The low numbers of women in these institutions is daunting. I think all the time about having such a small number of women in SPF and SNA. It is no longer new to me, as I have been working in the security sector for about nine years now, but it is a problem. Security institutions need to reflect the populations they serve.

Clare: Of course I cannot speak to this from my own experience, but in the last year, women have described to me experiences of being sexually harassed when asking for promotions; of being threatened, harassed and even physical abused by male colleagues or men outside of the institution who are not comfortable with them serving in their institution; and – many women told me this – of being handed abandoned babies that had been brought into the police station, with male officers expecting that, as women, they would look after them. 

The first two of these grievances are not new phenomena. Many types of workplaces around the world have been affected by similar trends, and there is much that can be done, with the right support, to introduce accountability and provide assistance to the women impacted. The third grievance was one I had never heard before – and the fact I did not know about this, even after over nine years of working with the police, is evidence of a wider reality: there is not enough support given to women in the security forces in Somalia, and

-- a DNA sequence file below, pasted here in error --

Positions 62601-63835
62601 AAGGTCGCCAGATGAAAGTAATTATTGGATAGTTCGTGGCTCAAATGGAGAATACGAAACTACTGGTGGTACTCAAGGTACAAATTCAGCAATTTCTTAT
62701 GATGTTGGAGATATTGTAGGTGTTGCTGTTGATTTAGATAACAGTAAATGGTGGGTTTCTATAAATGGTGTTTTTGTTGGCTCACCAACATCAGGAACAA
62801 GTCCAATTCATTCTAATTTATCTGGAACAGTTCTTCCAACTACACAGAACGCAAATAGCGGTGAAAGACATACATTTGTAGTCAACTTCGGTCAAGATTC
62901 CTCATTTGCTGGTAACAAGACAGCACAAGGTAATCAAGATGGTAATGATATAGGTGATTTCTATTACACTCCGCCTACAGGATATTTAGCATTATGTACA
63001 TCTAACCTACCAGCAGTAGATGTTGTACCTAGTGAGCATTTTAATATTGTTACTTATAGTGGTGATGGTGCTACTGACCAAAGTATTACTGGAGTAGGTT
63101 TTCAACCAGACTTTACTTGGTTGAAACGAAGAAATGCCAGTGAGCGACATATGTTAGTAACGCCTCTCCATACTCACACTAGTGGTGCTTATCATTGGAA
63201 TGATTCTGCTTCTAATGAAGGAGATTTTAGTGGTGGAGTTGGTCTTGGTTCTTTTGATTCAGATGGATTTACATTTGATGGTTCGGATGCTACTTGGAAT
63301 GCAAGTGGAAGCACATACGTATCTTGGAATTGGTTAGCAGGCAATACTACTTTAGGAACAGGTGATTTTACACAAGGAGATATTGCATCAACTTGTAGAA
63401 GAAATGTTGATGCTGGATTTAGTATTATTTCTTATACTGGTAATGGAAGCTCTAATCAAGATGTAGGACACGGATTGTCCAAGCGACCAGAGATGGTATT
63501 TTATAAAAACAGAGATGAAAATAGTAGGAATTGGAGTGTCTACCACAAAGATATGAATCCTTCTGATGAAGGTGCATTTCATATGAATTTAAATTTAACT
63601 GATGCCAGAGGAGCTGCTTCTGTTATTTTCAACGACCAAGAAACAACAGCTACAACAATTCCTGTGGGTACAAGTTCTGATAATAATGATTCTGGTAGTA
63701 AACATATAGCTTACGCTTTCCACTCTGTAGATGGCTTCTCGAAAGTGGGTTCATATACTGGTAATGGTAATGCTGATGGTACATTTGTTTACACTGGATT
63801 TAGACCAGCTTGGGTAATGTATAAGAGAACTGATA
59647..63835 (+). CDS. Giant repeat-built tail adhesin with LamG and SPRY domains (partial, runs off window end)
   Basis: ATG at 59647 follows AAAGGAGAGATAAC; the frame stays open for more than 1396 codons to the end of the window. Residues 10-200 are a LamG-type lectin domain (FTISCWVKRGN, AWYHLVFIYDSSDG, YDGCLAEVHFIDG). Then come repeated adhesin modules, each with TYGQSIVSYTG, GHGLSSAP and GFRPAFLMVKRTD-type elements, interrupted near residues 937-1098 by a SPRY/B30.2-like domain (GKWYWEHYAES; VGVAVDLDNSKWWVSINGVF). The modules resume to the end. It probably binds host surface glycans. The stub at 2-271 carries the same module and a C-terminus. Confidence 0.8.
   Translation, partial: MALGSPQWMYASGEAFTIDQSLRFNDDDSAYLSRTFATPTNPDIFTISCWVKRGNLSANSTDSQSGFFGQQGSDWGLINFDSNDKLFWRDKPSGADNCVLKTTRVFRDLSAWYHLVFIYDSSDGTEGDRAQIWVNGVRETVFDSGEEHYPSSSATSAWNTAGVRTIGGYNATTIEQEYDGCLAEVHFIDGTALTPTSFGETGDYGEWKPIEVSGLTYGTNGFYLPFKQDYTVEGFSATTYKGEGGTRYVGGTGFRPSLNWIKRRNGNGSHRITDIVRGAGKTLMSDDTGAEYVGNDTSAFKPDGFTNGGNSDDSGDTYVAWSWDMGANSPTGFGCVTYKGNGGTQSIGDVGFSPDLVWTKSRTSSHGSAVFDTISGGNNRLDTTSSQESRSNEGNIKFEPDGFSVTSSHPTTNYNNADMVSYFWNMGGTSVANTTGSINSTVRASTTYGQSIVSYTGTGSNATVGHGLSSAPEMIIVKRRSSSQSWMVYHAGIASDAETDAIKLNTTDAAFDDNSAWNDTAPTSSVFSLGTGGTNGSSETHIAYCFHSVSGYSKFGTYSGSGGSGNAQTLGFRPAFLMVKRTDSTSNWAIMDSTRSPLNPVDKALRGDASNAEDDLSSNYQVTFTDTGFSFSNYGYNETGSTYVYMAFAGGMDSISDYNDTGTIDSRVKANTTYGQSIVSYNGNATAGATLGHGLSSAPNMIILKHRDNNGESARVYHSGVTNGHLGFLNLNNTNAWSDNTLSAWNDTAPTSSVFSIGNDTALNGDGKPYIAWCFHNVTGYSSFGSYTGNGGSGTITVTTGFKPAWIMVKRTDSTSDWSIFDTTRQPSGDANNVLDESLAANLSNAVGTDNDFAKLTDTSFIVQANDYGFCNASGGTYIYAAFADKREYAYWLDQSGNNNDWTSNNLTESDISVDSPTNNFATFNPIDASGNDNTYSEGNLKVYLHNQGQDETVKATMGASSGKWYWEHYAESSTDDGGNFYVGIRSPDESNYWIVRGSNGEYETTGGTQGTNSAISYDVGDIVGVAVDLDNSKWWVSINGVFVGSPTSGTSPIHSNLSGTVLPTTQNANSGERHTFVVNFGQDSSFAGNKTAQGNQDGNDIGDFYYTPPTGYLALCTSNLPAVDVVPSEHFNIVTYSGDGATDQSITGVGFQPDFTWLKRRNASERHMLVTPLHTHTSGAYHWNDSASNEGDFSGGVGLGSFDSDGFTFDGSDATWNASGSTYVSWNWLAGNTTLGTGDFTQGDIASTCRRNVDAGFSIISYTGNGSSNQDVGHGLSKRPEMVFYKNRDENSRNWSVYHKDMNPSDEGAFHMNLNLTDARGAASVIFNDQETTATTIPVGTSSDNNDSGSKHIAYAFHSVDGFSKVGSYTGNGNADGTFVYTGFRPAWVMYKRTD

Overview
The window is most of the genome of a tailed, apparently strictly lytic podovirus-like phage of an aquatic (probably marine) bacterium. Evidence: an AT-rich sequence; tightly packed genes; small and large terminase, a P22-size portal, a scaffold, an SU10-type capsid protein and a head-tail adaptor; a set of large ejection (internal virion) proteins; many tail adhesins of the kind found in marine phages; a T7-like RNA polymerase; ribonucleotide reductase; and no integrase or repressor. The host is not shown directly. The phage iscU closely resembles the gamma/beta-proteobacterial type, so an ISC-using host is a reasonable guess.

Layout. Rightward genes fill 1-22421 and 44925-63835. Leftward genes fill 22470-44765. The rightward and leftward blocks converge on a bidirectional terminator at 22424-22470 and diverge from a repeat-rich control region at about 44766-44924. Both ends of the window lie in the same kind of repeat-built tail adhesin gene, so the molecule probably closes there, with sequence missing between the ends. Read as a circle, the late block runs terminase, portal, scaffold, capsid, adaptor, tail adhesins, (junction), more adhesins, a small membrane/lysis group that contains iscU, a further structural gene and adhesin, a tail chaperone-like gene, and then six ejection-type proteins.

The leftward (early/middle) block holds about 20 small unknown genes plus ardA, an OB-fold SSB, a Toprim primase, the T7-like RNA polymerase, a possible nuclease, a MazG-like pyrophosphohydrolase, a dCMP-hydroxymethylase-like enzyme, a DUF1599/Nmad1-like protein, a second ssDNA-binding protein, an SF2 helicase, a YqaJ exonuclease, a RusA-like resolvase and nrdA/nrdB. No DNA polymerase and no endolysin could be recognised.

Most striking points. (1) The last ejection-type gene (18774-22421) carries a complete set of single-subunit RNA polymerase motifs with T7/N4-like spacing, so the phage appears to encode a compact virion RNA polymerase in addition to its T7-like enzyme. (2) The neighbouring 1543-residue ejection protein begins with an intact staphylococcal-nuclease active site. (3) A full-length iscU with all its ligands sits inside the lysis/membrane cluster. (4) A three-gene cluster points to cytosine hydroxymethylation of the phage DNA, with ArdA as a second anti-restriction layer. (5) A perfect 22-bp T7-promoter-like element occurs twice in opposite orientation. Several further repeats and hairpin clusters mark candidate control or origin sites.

not enough people listening to them, in our outside the country.

What can those in the international community be doing to help?

Samira Donors and other friendly countries supporting the Somali government have supported numerous programmes aimed to assist women – including funding women-led NGOs, and interventions to improve the lot of female civil servants – but it appears that women in uniform have been forgotten. Donors often fund initiatives to combat gender-based violence – and yet female police officers, who research shows are likely to be more effective at handling these cases, do not receive the same support. 

Since the current government is embarking on a broad security sector reform, donors and friends of Somalia can assist with this issue, as I believe, by moving away from the traditional technique of hosting seminars and similar activities that offer nothing. To make a significant difference for women in uniform while protecting their rights, it is critical to first assist security agencies in writing and completing basic laws that protect the rights of women in uniform, and then to begin implementing those laws while also providing training to women and men in security sector to understand the importance of equal rights at work. 

To understand what needs to be done, donors can talk to us, as the women serving in these institutions. We know what we need. We can advise. I would like to thank the British Embassy, and particularly the former ambassador, Kate Foster, for recently doing just that. She agreed to meet with the women in uniform, and listen to their experiences and challenges, as well as their recommendations. A list of key recommendations, as we gave to her, is included at the end of this article.